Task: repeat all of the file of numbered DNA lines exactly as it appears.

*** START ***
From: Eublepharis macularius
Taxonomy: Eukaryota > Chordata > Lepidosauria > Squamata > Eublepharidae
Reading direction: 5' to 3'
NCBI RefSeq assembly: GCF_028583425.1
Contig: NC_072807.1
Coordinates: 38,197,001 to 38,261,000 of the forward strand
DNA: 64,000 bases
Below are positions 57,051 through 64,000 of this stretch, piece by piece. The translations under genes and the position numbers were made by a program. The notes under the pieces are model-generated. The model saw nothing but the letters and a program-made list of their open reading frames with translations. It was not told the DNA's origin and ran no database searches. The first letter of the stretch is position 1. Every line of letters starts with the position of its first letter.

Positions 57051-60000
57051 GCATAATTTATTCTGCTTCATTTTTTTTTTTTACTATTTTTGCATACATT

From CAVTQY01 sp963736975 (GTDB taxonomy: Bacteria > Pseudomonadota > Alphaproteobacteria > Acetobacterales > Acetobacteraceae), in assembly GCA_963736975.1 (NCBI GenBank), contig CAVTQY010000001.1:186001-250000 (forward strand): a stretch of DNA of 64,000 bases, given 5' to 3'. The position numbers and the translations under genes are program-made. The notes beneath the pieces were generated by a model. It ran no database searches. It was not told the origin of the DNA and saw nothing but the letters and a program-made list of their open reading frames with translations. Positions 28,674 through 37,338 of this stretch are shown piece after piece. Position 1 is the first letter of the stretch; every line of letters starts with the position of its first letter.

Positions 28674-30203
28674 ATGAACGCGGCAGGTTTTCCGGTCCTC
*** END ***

From: Eublepharis macularius
Taxonomy: Eukaryota > Chordata > Lepidosauria > Squamata > Eublepharidae
Reading direction: 5' to 3'
NCBI RefSeq assembly: GCF_028583425.1
Contig: NC_072807.1
Coordinates: 38,197,001 to 38,261,000 of the forward strand
DNA: 64,000 bases
Below are positions 57,051 through 64,000 of this stretch, piece by piece. The translations under genes and the position numbers were made by a program. The notes under the pieces are model-generated. The model saw nothing but the letters and a program-made list of their open reading frames with translations. It was not told the DNA's origin and ran no database searches. The first letter of the stretch is position 1. Every line of letters starts with the position of its first letter.

Positions 57051-60000
57051 GCATAATTTATTCTGCTTCATTTTTTTTTTTTACTATTTTTGCATACATT

From CAVTQY01 sp963736975 (GTDB taxonomy: Bacteria > Pseudomonadota > Alphaproteobacteria > Acetobacterales > Acetobacteraceae), in assembly GCA_963736975.1 (NCBI GenBank), contig CAVTQY010000001.1:186001-250000 (forward strand): a stretch of DNA of 64,000 bases, given 5' to 3'. The position numbers and the translations under genes are program-made. The notes beneath the pieces were generated by a model. It ran no database searches. It was not told the origin of the DNA and saw nothing but the letters and a program-made list of their open reading frames with translations. Positions 28,674 through 37,338 of this stretch are shown piece after piece. Position 1 is the first letter of the stretch; every line of letters starts with the position of its first letter.

Positions 28674-30203
28674 ATGAACGCGGCAGGTTTTCCGGTCCTC